The global population, currently at about 7.15 billion people, is forecast to grow to 9.6 billion people by 2050, leading to a 69% higher need for food calories, according to the World Resources Institute. Likewise, the world's pet population is expected to continue to increase, with the fastest growth in places that are also experiencing the most growth in human population or demand for food, such as China and India.
As the number of pets in these developing markets rises, so does the percentage of pets eating commercial petfood-which often competes directly with the human food industry for the same food and ingredient supplies. As food demand increases, those supplies become scarcer.
The good news is that this issue is garnering a lot of attention from agricultural and food organizations worldwide. A recent report from the International Food Policy Research Institute, for example, showed that 11 agricultural innovations may help address food scarcity, at least if used in various combinations. In aggregate, the group of technologies might help increase global crop yields by as much as 67% by 2050 while reducing food prices by nearly half. (See www.greenbiz.com/blog/2014/02/25/new-report-emerging-agriculture-technology.)
The report covered three main crops-maize (corn), rice and wheat-and also addressed climate challenges, so it looked at technologies like precision agriculture, no-till farming, drip irrigation, water harvesting, heat- and drought-tolerant plant varieties and organic farming. Noticeably missing was genetically modified organisms, or GMOs.
Some experts see GMOs as a necessary tool to address food scarcity, and they're not even particularly innovative considering they've been around for more than 100 years. In a recent guest editorial in Food Safety Magazine, Jay M. Pasachoff, PhD, a professor of astronomy at Williams College in Williamstown, Massachusetts, USA, cited GMOs' long history, commenting that he learned as a child about the work of Luther Burbank in the 19th century to modify genes and develop "hundreds of kinds of plants, even the Idaho potato (in 1871)." (You have to read the entire editorial to discover why an astronomy professor is writing for a food safety magazine!)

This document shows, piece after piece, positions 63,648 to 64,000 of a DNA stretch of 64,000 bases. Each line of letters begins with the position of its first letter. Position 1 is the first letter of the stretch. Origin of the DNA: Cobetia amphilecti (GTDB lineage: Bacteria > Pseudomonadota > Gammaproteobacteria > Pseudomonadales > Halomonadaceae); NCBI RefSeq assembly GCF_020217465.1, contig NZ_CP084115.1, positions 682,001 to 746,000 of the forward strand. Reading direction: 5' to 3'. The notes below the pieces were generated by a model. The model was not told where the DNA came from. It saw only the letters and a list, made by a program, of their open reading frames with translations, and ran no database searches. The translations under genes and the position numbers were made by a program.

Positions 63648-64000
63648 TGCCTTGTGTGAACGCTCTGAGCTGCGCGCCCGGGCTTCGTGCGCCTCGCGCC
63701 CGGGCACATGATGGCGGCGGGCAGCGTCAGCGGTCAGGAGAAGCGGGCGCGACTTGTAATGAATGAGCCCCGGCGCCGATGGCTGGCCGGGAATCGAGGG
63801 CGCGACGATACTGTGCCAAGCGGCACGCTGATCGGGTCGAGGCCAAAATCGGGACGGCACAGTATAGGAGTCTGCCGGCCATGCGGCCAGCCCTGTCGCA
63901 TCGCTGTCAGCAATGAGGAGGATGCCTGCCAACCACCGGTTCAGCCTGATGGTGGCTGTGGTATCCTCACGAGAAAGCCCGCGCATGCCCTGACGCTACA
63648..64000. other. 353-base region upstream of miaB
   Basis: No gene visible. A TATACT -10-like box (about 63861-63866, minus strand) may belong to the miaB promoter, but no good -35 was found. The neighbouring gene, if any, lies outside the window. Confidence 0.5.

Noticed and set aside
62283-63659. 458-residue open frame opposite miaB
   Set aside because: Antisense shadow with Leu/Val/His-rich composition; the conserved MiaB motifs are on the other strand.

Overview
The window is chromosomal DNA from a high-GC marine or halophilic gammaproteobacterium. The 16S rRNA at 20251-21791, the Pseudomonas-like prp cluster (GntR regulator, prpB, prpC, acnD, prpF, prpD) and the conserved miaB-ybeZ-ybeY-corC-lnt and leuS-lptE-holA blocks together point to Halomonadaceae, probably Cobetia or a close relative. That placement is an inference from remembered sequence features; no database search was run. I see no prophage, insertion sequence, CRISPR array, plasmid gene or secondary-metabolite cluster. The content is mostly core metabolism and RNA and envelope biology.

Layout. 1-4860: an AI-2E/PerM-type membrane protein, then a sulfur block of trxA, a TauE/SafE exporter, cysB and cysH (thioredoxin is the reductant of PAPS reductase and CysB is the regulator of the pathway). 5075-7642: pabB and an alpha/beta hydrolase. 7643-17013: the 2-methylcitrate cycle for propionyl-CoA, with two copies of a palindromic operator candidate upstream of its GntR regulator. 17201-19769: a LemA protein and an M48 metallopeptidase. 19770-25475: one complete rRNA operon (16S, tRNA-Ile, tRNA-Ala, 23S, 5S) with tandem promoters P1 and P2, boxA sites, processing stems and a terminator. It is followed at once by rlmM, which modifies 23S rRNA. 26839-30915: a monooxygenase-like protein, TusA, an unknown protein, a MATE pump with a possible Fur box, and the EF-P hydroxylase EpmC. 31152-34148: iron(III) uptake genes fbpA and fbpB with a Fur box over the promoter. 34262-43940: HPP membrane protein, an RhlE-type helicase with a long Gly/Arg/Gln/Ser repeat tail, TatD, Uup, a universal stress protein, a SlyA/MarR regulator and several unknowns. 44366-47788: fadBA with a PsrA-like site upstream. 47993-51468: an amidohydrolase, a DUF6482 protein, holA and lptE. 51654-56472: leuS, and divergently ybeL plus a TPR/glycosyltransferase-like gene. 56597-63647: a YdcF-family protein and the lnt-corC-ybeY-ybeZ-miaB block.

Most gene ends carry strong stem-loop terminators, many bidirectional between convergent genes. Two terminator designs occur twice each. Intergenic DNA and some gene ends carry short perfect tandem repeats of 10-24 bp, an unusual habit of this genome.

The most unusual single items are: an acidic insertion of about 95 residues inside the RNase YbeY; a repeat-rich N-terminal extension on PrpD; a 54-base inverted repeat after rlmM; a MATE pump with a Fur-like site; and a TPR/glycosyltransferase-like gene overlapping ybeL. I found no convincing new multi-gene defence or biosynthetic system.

Yet others consider GMOs "Franken foods" and complain that consumers don't really know what they are or which foods they make up. Those concerns are valid; I know I don't completely understand GMO foods and ingredients, and I bet very few consumers do, even in Europe where most GMOs are banned by EU regulations.
Over the past year, several efforts to address the education gap have launched, mainly from US human food and biotechnology groups. For example, FactsAboutGMOs.org is backed by the Grocery Manufacturers Association, while GMOAnswers.com comes from the Council for Biotechnology Information.
A new US GMO coalition directly involves petfood and feed organizations, in addition to human food groups. The Coalition for Safe Affordable Food (CSAF, https://www.coalitionforsafeaffordablefood.org/) currently comprises 31 organizations, including the Pet Food Institute, American Feed Industry Association and National Grain and Feed Association.
CSAF's mission, going by the prominent statement on its website homepage, is "a federal legislative solution that will protect consumers by eliminating confusion and advancing food safety." In addition, the coalition seeks to affirm the Food and Drug Administration as the US "authority on the use and labeling of genetically modified feed and food ingredients."
What's missing in nearly all conversations and debates about GMOs is fact/science-based information that consumers can understand. Whether federal legislation can supply that is obviously a matter of great debate itself-I, for one, have my doubts-as is whether FDA is the right entity to implement such legislation. But at least CSAF is bringing the need for consumer information and understanding to the conversation.